Cns 14

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Cns 14

  1. 1. The Reticular Formation <ul><li>The reticular formation extends through the central core of the medulla oblongata, pons, and midbrain. </li></ul><ul><li>It is an intricate system composed of loosely clustered neurons in what is otherwise white matter </li></ul>
  2. 2. The Reticular Formation <ul><li>Reticular neurons can be localized into three broad columns along the length of the brain stem </li></ul><ul><ul><li>Raphe </li></ul></ul><ul><ul><li>Medial nuclear (large cell) group </li></ul></ul><ul><ul><li>Lateral nuclear (small cell) group </li></ul></ul>
  3. 3. The Reticular Formation <ul><li>The outstanding feature of the reticular neurons is their far-flung axonal connections </li></ul><ul><li>Individual reticular neurons project to the thalamus, cerebellum, and spinal cord </li></ul><ul><li>Widespread connections make reticular neurons ideal for governing the arousal of the brain as a whole </li></ul>
  4. 4. The Reticular Formation <ul><li>Certain reticular neurons send a continuous stream of impulses to the cerebrum (through relays in the thalamus) thereby maintaining the cerebral cortex in an alert state </li></ul><ul><li>This arm of the reticular formation is called the reticular activating system (RAS) or Ascending reticular formation </li></ul>
  5. 5. I The Reticular Activating System (Ascending reticular system) <ul><li>The RAS synapses with all major ascending sensory tracts enhancing arousal of the cerebrum </li></ul><ul><li>The RAS functions in arousal from sleep </li></ul><ul><li>It can be affected by general anesthesia, alcohol, tranquilizers, and sleep inducing drugs </li></ul><ul><li>Head trauma can also lead to loss of consciousness </li></ul>
  6. 6. Reticular Formation <ul><li>The RAS also acts as a filter to dampen repetitive, familiar, or weak signals </li></ul><ul><li>It is estimated that 99% of all sensory stimuli is disregarded as unimportant </li></ul>
  7. 7. The Reticular Activating System <ul><li>The activity of the RAS is inhibited by sleep centers in the hypothalamus and other neural regions </li></ul><ul><li>Damage to the RAS limits arousal and can result in coma </li></ul>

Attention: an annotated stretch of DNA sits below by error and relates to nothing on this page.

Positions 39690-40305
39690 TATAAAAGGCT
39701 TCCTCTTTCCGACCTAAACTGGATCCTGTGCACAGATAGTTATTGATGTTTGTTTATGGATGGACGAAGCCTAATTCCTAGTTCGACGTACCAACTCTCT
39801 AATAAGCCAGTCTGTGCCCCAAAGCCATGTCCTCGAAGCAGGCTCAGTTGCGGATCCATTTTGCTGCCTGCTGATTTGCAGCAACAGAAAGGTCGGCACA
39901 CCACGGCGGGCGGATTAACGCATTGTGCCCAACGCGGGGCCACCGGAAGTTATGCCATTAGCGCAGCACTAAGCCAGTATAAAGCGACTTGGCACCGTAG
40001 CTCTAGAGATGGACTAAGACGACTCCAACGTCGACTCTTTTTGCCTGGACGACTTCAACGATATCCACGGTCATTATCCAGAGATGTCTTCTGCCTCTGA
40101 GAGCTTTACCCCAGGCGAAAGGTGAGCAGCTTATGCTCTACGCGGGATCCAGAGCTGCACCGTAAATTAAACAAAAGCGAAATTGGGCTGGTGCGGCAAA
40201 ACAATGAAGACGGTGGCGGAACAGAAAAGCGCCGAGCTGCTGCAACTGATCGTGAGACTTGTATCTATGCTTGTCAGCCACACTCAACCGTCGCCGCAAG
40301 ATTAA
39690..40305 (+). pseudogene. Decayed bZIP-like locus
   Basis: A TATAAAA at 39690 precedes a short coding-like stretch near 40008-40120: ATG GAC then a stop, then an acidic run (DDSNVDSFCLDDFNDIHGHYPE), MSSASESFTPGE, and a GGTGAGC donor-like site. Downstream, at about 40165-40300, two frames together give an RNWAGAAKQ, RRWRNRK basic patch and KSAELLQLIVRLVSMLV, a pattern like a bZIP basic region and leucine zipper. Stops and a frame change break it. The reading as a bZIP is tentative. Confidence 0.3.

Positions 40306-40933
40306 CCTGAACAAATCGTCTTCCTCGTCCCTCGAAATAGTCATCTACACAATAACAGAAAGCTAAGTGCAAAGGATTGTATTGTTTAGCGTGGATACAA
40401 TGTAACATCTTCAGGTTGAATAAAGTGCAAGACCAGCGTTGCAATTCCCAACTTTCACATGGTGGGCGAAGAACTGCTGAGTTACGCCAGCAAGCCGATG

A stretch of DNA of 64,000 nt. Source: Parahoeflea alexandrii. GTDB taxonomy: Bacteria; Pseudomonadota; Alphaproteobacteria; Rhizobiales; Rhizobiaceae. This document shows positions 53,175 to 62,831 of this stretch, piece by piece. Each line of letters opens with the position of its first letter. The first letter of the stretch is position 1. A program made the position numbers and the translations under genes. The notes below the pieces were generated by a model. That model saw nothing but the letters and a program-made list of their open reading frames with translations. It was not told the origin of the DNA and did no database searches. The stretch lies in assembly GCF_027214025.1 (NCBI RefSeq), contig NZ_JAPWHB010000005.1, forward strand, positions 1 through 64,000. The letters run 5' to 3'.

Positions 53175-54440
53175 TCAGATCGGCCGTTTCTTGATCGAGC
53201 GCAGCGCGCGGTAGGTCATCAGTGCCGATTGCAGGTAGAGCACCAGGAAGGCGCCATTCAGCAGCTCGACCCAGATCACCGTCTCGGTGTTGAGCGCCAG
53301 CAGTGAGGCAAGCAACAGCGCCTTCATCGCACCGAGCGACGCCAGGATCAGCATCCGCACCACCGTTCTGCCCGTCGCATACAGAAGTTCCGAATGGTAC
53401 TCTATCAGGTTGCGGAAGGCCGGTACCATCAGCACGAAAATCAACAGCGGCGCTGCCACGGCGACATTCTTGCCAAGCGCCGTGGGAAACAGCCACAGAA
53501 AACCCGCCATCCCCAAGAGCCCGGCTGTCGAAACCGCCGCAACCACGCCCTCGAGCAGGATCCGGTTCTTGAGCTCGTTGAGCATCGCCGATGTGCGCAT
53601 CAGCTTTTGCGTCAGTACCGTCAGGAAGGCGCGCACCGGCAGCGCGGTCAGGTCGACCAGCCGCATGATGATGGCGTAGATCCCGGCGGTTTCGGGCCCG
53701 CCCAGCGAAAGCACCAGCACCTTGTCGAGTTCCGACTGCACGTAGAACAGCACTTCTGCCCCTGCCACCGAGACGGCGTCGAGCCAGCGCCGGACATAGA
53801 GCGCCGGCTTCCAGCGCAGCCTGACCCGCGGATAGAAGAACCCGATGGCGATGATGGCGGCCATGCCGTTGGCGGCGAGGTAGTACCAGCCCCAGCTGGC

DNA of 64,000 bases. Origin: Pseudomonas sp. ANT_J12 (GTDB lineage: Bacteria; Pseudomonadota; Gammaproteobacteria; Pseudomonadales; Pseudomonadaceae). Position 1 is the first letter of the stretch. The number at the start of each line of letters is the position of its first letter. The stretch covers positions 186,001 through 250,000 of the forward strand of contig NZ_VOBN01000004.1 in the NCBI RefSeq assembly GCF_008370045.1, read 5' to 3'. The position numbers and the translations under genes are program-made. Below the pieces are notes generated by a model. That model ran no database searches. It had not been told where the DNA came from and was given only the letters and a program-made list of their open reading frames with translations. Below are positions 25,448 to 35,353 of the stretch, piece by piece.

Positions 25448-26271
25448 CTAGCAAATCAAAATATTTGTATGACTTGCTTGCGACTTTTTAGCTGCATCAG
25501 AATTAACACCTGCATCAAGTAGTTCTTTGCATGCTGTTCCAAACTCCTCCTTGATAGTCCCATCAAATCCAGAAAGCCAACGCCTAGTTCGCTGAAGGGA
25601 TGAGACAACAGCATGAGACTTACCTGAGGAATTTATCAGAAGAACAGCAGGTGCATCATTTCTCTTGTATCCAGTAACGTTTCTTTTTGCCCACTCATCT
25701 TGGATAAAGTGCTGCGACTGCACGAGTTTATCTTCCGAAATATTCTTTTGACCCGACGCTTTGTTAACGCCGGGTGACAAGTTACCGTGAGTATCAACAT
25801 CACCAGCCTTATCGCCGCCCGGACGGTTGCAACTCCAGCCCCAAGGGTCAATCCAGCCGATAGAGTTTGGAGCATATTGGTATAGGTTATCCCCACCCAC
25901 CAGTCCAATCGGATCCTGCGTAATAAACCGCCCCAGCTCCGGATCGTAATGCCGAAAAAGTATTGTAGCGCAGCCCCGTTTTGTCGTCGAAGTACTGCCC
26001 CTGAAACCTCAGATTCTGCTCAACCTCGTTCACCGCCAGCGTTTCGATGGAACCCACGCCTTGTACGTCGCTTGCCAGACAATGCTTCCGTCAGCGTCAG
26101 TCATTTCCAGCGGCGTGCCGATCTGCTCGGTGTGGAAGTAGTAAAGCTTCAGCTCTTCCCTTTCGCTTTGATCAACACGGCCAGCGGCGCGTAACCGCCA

8. 8. II Descending Reticular Formation <ul><li>The reticular formation also has a motor component </li></ul><ul><li>Some if its motor nuclei project to motor neurons in the spinal cord via the reticulospinal tracts </li></ul><ul><li>These help control the skeletal muscles during coarse movements of the limbs </li></ul><ul><li>Other reticular motor nuclei are autonomic centers that regular visceral motor functions (heart rate & respiration) </li></ul>
  9. 9. Areas in the brain where stimulation produces facilitation (+) or inhibition (-) of stretch reflexes . 1. motor cortex; 2. Basal ganglia; 3. Cerebellum; 4. Reticular inhibitory area; 5. Reticular facilitated area; 6. Vestibular nuclei. Facilitated and inhibitory area
  10. 10. 1. Facilitated area—roles of the reticular and vestibular nuclei. : A. The pontine reticular nuclei  Located slightly posteriorly and laterally in the pons and extending to the mesencephalon,  Transmit excitatory signals downward into the cord (the pontine reticulospinal tract) <ul><li>motor cortex; </li></ul><ul><li>2. Basal ganglia; </li></ul><ul><li>3. Cerebellum; </li></ul><ul><li>4. Reticular inhibitory area; </li></ul><ul><li>5. Reticular facilitated area; </li></ul><ul><li>6. Vestibular nuclei . </li></ul>